Recently I had the opportunity to speak with a class of third graders about Lent. Focusing on Jesus’ forty-day fast in the desert, I compared it to the Israelites’ forty years in the wilderness and to the “forty days and forty nights” of the Flood. My time with the class was brief, but toward the end I was able to take two questions. The first was, “Why does God allow people to do bad things?” and the second, “If Jesus was God, how come He had to come down to earth and die on the Cross?” Out of the mouths of babes … come tough questions. It didn’t hit me until I had left the classroom that these two particular questions are profoundly connected.
The first question involves the mystery of free will. God creates us out of love, and He wants us to love Him in return. We know from our own experience, however, that love cannot be forced. Even if the external signs of love are present, it’s not really love unless it comes from within, from the mind and heart, from the whole of one’s being. If God forced us to love him, our “love” would not be free and, therefore, wouldn’t be love at all. In fact, the very idea of forced love is a contradiction in terms, a non-idea, like a square circle or a round triangle. In order to love, we must be free, and, for those of us who do not yet enjoy the Beatific Vision, being free entails the possibility of choosing not to love, of sinning, of doing “bad things.”
This helps us to answer the second question, “If Jesus was God, why did He have to come down to earth and die on the Cross?” The simple answer is, He didn’t have to. He did it freely, out of love, and in so doing he both showed us the depth of his love and set us an example. After all, the greatest sign of love is suffering for another, sacrificing oneself for another: “No one has greater love than this, to lay down one’s life for one’s friends (John 15:13). Indeed, it is not suffering as suffering that has meaning, but suffering for the sake of. Jesus’ suffering was for our sake, and the great sign of this is that, although He was free to turn down suffering, to escape, to save us in some other way, instead He embraced the Cross and suffered death.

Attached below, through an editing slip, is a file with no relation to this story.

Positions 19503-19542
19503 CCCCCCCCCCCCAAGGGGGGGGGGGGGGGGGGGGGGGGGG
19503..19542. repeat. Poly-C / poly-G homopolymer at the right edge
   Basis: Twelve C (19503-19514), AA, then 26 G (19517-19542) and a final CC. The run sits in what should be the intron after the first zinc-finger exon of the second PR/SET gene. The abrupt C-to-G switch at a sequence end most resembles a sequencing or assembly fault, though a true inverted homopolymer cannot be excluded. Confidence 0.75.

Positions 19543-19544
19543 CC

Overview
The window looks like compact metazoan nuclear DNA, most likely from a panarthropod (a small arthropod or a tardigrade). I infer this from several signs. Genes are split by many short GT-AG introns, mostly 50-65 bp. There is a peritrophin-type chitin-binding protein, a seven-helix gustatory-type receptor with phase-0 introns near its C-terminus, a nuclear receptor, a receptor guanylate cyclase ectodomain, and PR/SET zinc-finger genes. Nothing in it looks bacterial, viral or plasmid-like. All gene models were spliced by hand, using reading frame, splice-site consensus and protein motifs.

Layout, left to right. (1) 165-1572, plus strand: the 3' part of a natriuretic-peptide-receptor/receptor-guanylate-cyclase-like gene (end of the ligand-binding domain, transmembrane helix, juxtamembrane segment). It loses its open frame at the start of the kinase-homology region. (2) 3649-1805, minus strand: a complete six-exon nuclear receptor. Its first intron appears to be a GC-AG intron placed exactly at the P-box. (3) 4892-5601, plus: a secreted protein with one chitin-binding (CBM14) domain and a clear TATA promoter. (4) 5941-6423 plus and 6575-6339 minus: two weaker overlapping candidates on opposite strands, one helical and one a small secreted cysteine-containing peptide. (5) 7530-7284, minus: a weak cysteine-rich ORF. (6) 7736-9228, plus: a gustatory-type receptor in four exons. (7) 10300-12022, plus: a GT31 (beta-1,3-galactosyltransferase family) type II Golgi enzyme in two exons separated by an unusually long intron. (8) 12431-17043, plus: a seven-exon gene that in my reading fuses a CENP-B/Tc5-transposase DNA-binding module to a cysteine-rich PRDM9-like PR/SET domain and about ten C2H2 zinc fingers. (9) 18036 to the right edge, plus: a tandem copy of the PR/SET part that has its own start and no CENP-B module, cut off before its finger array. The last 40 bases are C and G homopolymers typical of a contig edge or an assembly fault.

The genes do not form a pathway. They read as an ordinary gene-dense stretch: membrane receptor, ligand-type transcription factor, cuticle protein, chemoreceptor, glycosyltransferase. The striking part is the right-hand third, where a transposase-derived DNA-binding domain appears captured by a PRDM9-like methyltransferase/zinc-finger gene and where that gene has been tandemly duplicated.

Another way of putting this is to say that, although Christ’s death on the Cross was not, strictly speaking, necessary, it was eminently fitting. And it was fitting in more ways than one. For example, just as, in the beginning, a tree was the occasion of our death through the disobedience of Adam, so now another tree—the Cross—is the occasion of new life through the obedience of Christ. Jesus, the new Adam, true God and true man, makes all things new. No longer are we bound by sin, to labor through this life, only to reach its end in darkness and death. Now we have new life in Christ, if only we choose to live in Him, with Him, and through Him.
It is true that we do not get to choose the cross that is ours to bear in this life, but whether or not we accept our cross for love of Jesus Christ and for love of the people he has given us, is our choice. We can embrace it or reject it; we can resent it or be healed by it. If this choice makes us sad or afraid, let us take consolation in the fact that a God who has himself suffered so much for us will not abandon us in our suffering. He will be with us and help us, even when we do not perceive it: “Can a mother forget her infant, be without tenderness for the child of her womb? Even should she forget, I will never forget you” (Isaiah 49:15).
Image: Crosses in the Desert, near Embudo, New Mexico